From city's bikeway improvement evaluation, April 16
- The main roadway connecting North and South Park may be on the eve of a massive transformation. Councilmember Chris Ward is spearheading an ambitious plan to improve the bikeways on 30th Street that run from Howard Avenue in North Park to Juniper Street in South Park.
- By Dryw Keltz, April 30, 2019
- Rebecca's Coffeehouse is being ousted. The South Park staple has been on the corner of Juniper and Fern streets for more than 20 years, offering up more than just a cup of joe — it has a long history of hosting open mics, jazz trios, and poetry readings.
- By Julie Stalmer, Nov. 17, 2017
Rebecca's Coffeehouse, corner of Juniper and Fern streets
- The western end of Switzer Canyon is at the corner of 28th Street and Maple, near the eastern edge of Balboa Park Golf Course. Proceed easterly for about a half mile. This is an out-and-back hike from here with the turnaround at 30th Street. This side of the canyon has benefitted from some restoration by the members of San Diego Canyonlands.
- By The Canyoneers, Oct. 4, 2017
Original trestle bridge over Switzer Canyon, circa 1930s
San Diego Historical Society photo
- The canyon runs from Fir to Elm Street, between Granada Avenue and the Grape Street dog park. Portions of it are popular among joggers, hikers, and dog-walkers. Kipperman pointed out the eucalyptus-lined canyon is home to owls (among other bird species).
- By Ian Anderson, Dec. 22, 2015
- A failed plea to city officials to install a new fence to enclose the Grape Street off-leash dog park in South Park led to a crackdown that resulted in more than two dozen dog-owners receiving tickets from San Diego police and park rangers in late April and early May.
- By Ian Anderson, July 1, 2015
“If you don’t like it, you should just move.”
- Some hipsters reside in South Park, but not every South Park resident is a hipster, so there can’t be a sweeping deduction about all of hipsterkind based solely on observations of the South Park residents opposed to the installation of a Target Express at the corner of Fern and Grape.
- By DJ Stevens, May 6, 2015
RIP, Gala Foods. You were mostly acceptable.
- the yellow house at 1505 Fern Street in South Park was raided by law-enforcement officers and its occupants arrested. At 5 a.m. on the morning of June 11, an San Diego police SWAT team surrounded and forcefully entered the home to serve a narcotics warrant. Reportedly breaking windows with flash grenades, the team was supported by dozens of narcotics and patrol officers, armored vehicles, and a helicopter.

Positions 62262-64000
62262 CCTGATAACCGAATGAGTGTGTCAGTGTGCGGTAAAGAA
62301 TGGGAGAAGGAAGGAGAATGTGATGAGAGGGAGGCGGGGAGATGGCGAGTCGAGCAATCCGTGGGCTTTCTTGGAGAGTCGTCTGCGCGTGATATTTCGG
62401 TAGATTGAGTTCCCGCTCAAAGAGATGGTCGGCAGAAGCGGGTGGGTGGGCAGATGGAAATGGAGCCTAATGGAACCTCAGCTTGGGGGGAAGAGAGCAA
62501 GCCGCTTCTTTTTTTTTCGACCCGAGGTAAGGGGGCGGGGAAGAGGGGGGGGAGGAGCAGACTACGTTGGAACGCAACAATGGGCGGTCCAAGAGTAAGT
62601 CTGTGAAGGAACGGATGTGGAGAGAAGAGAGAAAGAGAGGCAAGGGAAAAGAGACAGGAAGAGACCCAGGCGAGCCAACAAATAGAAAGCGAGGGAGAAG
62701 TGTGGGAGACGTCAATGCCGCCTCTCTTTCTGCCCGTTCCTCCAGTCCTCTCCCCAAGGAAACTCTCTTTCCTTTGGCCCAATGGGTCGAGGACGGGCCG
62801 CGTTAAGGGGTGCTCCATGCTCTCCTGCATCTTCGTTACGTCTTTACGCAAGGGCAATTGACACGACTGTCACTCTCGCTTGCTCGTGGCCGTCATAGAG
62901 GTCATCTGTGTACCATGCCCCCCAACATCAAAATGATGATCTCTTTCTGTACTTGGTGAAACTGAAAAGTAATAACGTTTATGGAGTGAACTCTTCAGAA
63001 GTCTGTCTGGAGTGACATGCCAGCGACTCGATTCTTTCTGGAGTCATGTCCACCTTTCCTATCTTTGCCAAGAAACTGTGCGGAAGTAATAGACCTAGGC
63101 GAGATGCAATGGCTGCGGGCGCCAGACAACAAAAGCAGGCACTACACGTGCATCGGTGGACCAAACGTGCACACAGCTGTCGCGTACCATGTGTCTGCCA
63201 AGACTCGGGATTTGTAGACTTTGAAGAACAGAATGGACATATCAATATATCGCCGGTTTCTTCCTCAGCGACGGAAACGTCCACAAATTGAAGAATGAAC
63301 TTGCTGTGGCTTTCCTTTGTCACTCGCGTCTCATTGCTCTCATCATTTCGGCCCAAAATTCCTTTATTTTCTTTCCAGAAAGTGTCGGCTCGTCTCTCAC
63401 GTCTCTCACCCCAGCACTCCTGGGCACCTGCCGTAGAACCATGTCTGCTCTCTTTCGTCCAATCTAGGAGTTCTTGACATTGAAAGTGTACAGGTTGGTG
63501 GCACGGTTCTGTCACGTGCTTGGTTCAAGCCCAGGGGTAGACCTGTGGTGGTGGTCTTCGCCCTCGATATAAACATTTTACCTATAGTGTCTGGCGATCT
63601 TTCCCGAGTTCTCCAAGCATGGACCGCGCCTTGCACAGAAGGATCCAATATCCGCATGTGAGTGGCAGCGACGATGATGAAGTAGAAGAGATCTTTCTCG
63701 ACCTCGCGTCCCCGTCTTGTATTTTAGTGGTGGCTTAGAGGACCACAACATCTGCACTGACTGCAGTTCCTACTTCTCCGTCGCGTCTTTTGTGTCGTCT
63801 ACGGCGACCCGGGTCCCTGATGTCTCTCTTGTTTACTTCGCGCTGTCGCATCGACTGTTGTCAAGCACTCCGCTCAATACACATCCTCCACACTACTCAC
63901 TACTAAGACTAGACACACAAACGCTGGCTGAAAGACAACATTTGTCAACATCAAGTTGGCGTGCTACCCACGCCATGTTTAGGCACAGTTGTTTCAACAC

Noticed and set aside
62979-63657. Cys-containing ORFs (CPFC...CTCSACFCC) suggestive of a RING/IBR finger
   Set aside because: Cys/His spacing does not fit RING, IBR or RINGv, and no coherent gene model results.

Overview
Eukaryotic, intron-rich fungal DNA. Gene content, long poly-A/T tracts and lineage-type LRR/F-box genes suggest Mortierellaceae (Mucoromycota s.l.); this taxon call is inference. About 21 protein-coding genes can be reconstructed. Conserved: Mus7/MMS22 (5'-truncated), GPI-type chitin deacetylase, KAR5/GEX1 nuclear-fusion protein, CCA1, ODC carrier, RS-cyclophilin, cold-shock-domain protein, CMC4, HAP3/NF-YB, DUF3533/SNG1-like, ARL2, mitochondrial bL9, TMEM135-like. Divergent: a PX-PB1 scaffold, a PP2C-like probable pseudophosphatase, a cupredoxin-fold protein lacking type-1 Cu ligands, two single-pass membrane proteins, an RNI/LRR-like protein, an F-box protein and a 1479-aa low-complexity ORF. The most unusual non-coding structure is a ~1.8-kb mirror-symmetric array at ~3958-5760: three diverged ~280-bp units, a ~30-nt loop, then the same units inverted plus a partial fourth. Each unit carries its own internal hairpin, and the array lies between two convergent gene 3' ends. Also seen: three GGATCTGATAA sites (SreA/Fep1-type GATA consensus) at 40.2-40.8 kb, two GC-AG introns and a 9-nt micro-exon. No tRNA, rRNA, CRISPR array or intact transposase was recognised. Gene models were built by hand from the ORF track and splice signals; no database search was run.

- By Ian Anderson, June 14, 2014
Windows were reportedly broken by flash grenades.
- Why in the world does 30th Street morph into Fern Street between Juniper and Ash streets? Not only that, 30th doesn’t disappear during its run as Fern but actually continues as an entirely separate and parallel street one block to the west of Fern. I can understand that it would be a huge hassle to fix it, i.e. rename Fern as 30th and then rename the western section of 30th as Fern, but why did this happen in the first place?
- By Matthew Alice, Nov. 7, 2012
- On January 9, the City of San Diego’s Development Services Department issued a notice of site development at the corner of Granada Avenue and Fir Street in South Park. Within days, dozens of nearby residents formed the Protect the 28th Street Canyon Coalition to formally object to the developer's proposals on the basis it would disrupt a sensitive canyon habitat and impede a popular hiking trail.
- By Ian Anderson, Jan. 28, 2014
- Ours was a normal little enclave affectionately referred to as our South Park “Hood”. It was really like any other small community, an up and coming neighborhood, home to all sorts of folks, of all ages and backgrounds. There were older seniors, those of every persuasion, including young hipsters with or without kids, young professionals, many who liked to party down, and even those who owned breathtaking historic homes, which surrounded our little complex.
- By greseldaone, July 23, 2012
- Not very long ago this neighborhood was a secret refuge for odd people. The cheap apartments were rented by hardworking families busy raising more kids than they could afford. The run-down houses were rented by gangs of dyed-hair, malcontent, creative misfits busy making good music, bad paintings, or brash claims of writing their generation's On the Road. But that South Park is disappearing.
- By David Boyne, Dec. 30, 2004